First of all, there are similarities between the choices consumers have to buy NIN’s and Radiohead’s albums: both can be bought digitally and on CD. But Radiohead didn’t stick with their independence of record labels, NIN has, and as far as I know, will continue to. Also, NIN’s outreach and use of technology to promote Ghosts (via Tunecore, pdfs, BitTorrent, YouTube, etc), along with their interaction with consumers (via remixing technology for listeners to take advantage of, and now filmmaking of the tunes by fans) was more extensive than what Radiohead did to promote IR.

    Overall, I think what NIN has done and continues to do with their new album will stick with fans and aspiring artists more so than what Radiohead did – and remember, not everyone was happy with the quality of the IR downloads. That’s my opinion. Feel free to argue that.

  • The fact remains that you failed to mention the latter physical release date to record stores. As far as editing stuff goes, that discussion should, and probably will take place off-site. The thing is Charlie, I actually like this article. It’s just not complete without the whole story being told. A good w2riter would want to fix that. I know I would.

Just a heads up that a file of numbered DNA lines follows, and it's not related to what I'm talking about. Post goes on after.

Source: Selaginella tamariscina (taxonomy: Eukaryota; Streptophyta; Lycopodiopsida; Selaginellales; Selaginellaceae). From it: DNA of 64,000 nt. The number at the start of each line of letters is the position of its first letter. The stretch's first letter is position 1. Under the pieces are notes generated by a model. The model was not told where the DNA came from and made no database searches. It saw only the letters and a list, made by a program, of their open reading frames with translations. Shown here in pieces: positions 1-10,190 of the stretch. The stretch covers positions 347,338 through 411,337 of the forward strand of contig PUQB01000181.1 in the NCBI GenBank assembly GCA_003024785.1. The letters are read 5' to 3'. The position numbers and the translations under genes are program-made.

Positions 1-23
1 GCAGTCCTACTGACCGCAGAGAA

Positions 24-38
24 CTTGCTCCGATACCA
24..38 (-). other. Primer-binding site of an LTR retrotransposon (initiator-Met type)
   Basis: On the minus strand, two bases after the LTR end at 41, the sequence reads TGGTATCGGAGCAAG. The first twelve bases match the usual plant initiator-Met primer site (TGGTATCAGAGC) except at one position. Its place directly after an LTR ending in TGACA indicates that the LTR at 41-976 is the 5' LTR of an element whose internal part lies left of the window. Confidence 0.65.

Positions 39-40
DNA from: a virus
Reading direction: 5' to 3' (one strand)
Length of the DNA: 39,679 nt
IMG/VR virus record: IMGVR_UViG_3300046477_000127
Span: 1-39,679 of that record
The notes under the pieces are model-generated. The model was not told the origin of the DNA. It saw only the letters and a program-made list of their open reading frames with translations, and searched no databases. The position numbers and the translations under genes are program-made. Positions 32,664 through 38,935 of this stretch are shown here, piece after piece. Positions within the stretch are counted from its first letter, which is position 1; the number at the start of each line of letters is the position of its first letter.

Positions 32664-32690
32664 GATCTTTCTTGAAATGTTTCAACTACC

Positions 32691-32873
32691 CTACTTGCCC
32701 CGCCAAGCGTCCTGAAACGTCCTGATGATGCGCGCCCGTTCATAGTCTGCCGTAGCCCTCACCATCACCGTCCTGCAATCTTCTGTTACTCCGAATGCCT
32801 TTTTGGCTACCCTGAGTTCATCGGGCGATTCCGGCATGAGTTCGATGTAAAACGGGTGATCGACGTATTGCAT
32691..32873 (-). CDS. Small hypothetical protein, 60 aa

We need to continue that part of this discussion off-site. You know the e-mail. I’ll be back from dinner in a few hours to take that up with you if you like.


  • Charlie

    Oh, now it’s the release date for the CD version you’re saying I should’ve included? You might have an argument there but give me a break, Glen. That wasn’t what started this back and forth — maybe I shouldn’t have brought the emails into this, you’re right — and besides, I gave all the relevant details for people who want the album now, and provided a link to nin.com, which is just a click or two away from all the full details on every version of Ghosts, including the release date and pre-order of the CD + digital version of it.

    Glen, a release date for a physical CD is important, but in this case, it’s not so much. A “traditional” release date would mean you can’t buy an album at all until that date. This album has been widely available to buy on nin’s site since March 2nd, like I wrote. It’s sold nearly a million copies since then. Just quit picking arguments with me and let’s move on. I’ve got dinner to eat now too:)